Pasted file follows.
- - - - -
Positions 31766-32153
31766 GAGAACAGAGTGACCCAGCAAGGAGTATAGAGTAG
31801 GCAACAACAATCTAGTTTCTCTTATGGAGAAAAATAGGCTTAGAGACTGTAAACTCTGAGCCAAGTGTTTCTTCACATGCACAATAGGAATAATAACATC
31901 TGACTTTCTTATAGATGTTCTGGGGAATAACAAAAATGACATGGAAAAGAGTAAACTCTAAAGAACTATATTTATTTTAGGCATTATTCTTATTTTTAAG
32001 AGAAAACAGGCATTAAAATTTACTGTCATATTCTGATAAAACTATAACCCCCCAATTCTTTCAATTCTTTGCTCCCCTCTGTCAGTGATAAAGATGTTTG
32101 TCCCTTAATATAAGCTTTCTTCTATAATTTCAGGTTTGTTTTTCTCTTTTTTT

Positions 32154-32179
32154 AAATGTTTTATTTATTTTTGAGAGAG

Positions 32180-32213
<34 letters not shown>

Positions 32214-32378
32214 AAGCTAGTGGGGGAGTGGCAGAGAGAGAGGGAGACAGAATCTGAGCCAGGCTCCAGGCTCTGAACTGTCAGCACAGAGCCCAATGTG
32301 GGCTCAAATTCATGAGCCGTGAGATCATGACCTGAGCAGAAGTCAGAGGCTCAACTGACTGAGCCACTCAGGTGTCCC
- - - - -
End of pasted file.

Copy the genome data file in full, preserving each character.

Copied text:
Positions 31766-32153
31766 GAGAACAGAGTGACCCAGCAAGGAGTATAGAGTAG
31801 GCAACAACAATCTAGTTTCTCTTATGGAGAAAAATAGGCTTAGAGACTGTAAACTCTGAGCCAAGTGTTTCTTCACATGCACAATAGGAATAATAACATC
31901 TGACTTTCTTATAGATGTTCTGGGGAATAACAAAAATGACATGGAAAAGAGTAAACTCTAAAGAACTATATTTATTTTAGGCATTATTCTTATTTTTAAG
32001 AGAAAACAGGCATTAAAATTTACTGTCATATTCTGATAAAACTATAACCCCCCAATTCTTTCAATTCTTTGCTCCCCTCTGTCAGTGATAAAGATGTTTG
32101 TCCCTTAATATAAGCTTTCTTCTATAATTTCAGGTTTGTTTTTCTCTTTTTTT

Positions 32154-32179
32154 AAATGTTTTATTTATTTTTGAGAGAG

Positions 32180-32213
<34 letters not shown>

Positions 32214-32378
32214 AAGCTAGTGGGGGAGTGGCAGAGAGAGAGGGAGACAGAATCTGAGCCAGGCTCCAGGCTCTGAACTGTCAGCACAGAGCCCAATGTG
32301 GGCTCAAATTCATGAGCCGTGAGATCATGACCTGAGCAGAAGTCAGAGGCTCAACTGACTGAGCCACTCAGGTGTCCC